With winter coming, and the looming date of our application for indefinite leave to remain, the final visa stage which should secure our future in the UK, the days pass with the slow, uneasy expectation that some increased suffering is both coming and will pass. Like I imagine the feeling before childbirth. I have a list of things now to accomplish, the things that I can do myself and the things I need others to do with and for me, but at some point in February next year, maybe, March, it will have all passed. The passports will be with the Home Office for one hundred and eighty days and we will be chained to the city, to Harborne, to our little world with the children coming and going, the backpacks piled in the entryway, and some house project to be done. There will be nothing left to do but wait.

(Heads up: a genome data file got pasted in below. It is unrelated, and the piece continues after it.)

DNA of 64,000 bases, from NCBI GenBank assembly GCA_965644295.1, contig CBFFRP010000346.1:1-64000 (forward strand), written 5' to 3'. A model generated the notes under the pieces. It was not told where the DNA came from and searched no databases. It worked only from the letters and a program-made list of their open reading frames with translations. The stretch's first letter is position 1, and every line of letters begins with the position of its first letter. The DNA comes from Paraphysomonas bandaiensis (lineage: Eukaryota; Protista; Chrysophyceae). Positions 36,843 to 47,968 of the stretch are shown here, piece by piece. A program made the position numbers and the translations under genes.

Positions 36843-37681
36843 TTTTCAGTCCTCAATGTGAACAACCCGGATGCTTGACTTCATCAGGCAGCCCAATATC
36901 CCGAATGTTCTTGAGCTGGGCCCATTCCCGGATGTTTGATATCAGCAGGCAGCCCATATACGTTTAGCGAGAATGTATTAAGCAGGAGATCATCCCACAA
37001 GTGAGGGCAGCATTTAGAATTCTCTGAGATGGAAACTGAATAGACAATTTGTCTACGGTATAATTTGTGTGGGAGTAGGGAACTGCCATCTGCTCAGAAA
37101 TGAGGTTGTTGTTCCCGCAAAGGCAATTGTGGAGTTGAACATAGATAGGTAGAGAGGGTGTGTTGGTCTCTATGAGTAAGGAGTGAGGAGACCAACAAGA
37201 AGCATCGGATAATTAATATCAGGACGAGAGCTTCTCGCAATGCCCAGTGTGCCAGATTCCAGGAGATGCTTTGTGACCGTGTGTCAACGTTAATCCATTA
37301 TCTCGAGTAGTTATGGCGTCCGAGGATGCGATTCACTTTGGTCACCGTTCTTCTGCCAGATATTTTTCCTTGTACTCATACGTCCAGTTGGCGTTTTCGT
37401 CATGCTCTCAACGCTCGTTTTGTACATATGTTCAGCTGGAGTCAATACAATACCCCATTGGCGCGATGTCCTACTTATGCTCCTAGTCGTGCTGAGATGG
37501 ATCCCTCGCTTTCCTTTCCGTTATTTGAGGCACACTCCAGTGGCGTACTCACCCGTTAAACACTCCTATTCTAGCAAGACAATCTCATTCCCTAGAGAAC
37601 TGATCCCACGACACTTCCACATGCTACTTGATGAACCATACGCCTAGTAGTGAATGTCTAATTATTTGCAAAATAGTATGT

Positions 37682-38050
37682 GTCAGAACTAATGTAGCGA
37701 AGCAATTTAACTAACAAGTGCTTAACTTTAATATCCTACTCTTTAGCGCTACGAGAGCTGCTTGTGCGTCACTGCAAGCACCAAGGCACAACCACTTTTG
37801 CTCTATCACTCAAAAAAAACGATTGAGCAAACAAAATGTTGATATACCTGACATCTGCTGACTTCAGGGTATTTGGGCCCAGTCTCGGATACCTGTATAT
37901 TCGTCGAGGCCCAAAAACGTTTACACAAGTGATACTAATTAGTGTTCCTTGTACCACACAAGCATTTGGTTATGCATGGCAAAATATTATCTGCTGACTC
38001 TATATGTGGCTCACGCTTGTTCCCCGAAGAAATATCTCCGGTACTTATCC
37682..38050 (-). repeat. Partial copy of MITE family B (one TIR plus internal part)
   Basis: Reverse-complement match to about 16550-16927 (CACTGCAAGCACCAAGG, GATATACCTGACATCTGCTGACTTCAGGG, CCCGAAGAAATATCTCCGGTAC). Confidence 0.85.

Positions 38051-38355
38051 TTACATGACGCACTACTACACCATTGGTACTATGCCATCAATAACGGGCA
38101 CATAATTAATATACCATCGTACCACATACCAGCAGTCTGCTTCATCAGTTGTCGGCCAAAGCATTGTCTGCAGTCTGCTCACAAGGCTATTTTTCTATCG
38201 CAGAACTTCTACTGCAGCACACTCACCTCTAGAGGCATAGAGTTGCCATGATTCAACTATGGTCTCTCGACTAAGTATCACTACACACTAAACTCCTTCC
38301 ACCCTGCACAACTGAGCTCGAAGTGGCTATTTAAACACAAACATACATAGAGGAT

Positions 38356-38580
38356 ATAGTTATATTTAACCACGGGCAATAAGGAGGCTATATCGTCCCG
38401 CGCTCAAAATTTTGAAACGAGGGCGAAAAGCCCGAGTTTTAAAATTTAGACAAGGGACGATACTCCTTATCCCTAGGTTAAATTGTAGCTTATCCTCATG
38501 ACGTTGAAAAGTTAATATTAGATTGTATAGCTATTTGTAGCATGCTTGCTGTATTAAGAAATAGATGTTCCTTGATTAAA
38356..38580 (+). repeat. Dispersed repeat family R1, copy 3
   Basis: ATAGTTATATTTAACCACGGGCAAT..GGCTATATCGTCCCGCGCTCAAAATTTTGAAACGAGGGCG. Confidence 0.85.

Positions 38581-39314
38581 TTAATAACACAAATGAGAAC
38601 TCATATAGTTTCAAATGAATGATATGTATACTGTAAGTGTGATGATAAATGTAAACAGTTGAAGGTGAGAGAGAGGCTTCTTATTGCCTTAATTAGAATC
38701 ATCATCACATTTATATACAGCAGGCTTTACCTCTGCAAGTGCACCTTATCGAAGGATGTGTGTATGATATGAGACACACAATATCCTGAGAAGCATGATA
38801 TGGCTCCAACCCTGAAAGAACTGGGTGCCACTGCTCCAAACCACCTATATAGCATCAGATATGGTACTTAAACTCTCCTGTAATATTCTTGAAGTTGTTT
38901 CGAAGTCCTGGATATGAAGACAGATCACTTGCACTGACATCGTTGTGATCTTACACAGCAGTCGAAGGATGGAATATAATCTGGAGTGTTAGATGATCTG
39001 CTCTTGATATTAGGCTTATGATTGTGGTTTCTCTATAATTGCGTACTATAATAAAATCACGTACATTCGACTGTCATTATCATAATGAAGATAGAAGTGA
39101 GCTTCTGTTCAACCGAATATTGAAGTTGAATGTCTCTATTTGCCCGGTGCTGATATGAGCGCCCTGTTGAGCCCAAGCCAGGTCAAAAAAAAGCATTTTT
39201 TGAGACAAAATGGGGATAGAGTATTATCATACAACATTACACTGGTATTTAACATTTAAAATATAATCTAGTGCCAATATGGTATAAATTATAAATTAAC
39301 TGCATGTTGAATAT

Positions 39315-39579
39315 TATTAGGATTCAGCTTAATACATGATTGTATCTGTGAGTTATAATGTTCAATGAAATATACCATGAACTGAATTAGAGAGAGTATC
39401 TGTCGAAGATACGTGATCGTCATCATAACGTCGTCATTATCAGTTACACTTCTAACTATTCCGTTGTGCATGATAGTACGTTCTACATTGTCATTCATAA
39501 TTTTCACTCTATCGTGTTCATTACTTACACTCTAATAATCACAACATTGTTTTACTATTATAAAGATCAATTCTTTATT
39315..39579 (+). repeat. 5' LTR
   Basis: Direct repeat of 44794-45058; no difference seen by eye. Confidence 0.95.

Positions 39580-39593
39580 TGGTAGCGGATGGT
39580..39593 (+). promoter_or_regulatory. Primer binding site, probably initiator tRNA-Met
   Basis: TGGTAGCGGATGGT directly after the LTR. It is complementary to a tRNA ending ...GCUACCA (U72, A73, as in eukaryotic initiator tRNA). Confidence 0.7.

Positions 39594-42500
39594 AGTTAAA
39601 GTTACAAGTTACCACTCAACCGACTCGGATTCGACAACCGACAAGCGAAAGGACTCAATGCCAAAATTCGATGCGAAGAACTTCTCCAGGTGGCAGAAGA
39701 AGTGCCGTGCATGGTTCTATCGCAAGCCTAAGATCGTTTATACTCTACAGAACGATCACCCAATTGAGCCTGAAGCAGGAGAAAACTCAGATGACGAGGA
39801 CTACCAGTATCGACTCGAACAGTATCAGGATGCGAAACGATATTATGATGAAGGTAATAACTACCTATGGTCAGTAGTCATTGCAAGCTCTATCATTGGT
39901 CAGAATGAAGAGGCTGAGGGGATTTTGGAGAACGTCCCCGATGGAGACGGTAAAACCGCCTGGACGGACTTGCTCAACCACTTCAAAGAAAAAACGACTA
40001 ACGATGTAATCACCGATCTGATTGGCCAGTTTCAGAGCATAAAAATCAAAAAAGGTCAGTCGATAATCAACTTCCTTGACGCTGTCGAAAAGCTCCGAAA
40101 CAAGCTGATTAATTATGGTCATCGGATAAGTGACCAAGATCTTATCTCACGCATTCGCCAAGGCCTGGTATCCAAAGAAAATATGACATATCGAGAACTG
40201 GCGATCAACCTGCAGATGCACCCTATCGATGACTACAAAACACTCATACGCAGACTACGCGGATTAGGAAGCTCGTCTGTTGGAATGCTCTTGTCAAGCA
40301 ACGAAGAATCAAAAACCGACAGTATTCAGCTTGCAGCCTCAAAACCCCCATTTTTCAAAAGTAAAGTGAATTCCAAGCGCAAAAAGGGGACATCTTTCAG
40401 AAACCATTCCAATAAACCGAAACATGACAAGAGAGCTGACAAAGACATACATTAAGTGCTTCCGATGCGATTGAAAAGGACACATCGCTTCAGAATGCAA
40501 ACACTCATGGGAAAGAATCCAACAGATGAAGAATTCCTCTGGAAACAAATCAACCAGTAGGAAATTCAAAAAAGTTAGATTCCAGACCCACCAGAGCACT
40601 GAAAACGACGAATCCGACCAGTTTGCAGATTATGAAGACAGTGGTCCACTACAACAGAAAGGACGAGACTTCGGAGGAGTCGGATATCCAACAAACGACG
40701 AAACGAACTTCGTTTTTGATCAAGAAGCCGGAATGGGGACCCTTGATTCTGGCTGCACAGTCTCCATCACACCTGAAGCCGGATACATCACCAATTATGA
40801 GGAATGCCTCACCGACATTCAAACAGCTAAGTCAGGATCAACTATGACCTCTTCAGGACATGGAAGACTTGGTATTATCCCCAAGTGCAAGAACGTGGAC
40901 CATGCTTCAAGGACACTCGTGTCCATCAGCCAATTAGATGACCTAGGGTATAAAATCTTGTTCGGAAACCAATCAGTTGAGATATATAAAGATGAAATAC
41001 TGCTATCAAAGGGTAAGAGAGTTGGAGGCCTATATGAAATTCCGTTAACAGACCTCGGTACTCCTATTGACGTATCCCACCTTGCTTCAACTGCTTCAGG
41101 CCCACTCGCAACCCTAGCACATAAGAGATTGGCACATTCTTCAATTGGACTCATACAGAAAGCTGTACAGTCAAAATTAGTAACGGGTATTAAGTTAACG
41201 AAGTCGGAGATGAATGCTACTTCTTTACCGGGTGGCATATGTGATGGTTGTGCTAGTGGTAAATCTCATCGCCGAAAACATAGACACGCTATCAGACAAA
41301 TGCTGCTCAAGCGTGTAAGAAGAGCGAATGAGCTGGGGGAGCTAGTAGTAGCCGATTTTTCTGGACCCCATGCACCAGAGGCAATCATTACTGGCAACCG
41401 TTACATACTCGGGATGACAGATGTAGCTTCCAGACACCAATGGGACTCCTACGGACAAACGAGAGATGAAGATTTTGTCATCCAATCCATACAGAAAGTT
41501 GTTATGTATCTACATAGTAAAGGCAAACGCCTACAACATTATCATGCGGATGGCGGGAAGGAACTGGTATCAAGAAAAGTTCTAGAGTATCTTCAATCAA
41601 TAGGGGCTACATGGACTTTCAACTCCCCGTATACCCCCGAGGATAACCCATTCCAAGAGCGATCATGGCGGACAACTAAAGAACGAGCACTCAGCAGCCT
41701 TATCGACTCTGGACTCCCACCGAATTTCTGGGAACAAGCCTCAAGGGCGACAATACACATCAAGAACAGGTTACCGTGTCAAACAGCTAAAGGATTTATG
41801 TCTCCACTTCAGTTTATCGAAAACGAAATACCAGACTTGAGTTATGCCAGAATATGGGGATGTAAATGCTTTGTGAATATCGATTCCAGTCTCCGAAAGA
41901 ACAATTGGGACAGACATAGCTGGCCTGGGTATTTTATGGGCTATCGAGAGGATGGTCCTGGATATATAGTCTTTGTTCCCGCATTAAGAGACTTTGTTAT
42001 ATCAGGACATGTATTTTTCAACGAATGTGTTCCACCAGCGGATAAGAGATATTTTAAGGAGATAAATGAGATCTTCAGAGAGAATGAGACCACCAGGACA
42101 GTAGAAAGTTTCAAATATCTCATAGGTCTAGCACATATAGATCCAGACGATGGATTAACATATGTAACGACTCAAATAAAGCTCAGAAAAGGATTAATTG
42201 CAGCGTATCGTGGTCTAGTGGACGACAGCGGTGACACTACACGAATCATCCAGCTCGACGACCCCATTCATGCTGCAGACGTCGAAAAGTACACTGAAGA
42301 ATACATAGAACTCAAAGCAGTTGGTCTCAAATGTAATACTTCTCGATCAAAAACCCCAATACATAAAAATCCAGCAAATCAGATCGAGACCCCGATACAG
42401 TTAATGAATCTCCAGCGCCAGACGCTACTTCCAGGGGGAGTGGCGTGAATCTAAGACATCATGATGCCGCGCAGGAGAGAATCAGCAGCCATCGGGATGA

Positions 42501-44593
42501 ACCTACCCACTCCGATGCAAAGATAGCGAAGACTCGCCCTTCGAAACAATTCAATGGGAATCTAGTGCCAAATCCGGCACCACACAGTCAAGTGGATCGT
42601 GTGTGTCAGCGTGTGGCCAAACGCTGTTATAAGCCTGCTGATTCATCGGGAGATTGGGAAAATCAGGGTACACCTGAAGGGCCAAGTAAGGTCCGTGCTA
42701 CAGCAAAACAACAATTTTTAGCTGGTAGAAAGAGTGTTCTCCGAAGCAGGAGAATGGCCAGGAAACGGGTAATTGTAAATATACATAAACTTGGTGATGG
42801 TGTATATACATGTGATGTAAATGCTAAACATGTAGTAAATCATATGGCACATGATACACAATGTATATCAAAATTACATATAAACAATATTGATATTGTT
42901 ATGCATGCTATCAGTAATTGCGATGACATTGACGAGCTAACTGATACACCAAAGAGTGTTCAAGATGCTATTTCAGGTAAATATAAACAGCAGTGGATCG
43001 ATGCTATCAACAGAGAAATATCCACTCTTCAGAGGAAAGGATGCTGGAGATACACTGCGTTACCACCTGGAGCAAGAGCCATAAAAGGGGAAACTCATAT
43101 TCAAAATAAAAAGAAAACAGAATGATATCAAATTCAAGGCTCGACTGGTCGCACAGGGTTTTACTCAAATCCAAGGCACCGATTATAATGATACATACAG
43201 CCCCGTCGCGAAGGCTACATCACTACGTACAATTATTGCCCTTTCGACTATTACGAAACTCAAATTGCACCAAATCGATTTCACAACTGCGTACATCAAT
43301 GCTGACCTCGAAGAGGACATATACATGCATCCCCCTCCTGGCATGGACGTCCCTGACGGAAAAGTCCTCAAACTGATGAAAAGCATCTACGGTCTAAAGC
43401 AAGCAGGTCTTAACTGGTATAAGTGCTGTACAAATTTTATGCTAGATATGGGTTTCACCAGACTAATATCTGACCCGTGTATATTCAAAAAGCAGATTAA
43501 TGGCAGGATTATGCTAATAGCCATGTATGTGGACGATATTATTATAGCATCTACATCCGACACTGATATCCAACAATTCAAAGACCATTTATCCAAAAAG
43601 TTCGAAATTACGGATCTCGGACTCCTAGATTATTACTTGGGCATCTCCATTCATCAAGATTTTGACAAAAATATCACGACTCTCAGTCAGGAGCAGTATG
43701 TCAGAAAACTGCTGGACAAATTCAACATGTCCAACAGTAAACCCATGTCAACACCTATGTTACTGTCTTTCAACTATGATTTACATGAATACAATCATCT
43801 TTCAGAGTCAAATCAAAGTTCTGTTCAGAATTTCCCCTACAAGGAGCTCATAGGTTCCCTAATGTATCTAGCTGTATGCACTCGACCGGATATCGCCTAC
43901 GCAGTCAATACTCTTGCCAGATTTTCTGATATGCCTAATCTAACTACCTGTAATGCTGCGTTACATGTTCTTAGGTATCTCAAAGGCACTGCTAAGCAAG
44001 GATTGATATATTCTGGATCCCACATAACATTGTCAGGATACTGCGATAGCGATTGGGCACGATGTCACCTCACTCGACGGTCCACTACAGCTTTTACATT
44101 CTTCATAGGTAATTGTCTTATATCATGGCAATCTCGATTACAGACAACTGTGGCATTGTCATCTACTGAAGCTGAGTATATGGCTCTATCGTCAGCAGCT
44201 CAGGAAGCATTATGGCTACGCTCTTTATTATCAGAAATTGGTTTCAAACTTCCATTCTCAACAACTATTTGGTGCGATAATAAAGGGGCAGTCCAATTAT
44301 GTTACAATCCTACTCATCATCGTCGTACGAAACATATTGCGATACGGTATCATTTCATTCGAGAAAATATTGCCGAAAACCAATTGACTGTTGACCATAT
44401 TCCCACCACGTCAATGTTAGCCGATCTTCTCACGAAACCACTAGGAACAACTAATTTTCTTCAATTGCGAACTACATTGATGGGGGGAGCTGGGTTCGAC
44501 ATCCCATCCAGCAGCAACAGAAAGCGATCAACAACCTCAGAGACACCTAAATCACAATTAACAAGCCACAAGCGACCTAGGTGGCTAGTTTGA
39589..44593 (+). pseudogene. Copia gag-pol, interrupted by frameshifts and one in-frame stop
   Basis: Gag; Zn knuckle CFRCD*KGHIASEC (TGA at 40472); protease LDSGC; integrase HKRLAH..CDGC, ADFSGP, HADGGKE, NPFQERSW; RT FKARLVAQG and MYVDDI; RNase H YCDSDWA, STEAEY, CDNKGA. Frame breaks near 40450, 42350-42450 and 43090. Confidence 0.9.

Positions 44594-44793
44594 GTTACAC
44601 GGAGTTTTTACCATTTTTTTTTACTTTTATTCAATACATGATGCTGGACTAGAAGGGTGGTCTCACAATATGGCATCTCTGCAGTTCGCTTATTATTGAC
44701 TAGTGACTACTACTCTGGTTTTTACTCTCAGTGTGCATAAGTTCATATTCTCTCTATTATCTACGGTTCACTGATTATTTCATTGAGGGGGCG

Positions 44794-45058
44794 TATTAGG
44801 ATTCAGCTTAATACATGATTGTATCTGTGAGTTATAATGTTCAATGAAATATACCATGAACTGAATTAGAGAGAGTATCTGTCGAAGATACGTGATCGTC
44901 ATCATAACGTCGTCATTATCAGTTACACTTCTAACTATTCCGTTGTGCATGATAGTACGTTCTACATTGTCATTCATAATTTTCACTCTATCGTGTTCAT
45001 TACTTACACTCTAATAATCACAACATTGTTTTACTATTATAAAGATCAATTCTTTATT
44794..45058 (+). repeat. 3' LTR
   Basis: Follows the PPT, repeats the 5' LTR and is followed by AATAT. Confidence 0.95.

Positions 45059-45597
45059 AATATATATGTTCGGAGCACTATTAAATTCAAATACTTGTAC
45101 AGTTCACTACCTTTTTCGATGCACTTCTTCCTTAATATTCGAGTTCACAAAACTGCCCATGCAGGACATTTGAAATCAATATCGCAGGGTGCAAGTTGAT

My left foot, the ball of my foot connected to my middle toe, is sore on long runs because the new shoes feel a half-size smaller than they are. I don't mind enough to replace them and they are still new enough that they should give in eventually. With the autumn darkness creeping in, I run in the dark, leaving around six and heading to the canals, towards the city. It's three kilometers to the canal in Selly Oak, and when you finally reach it, having crossed four lanes of traffic several times, the water is still and sunken down in the city. The bridges you run under are dark, and there is a nervous excitement running towards them, like running towards a black hole. Of course, it is nothing like a black hole — you enter it and suddenly your eyes adjust and you see the end. All you need to do is trust in what you know about the bridges, your own experience of running on this path. The fear wells up, comes up to the edges, but it's manageable, isn't it. You keep running through the dark and eventually you hear the bell tower, Old Joe at the University of Birmingham, striking six thirty or seven on the way back and there it is. Everything has been fine, like they said it would be fine.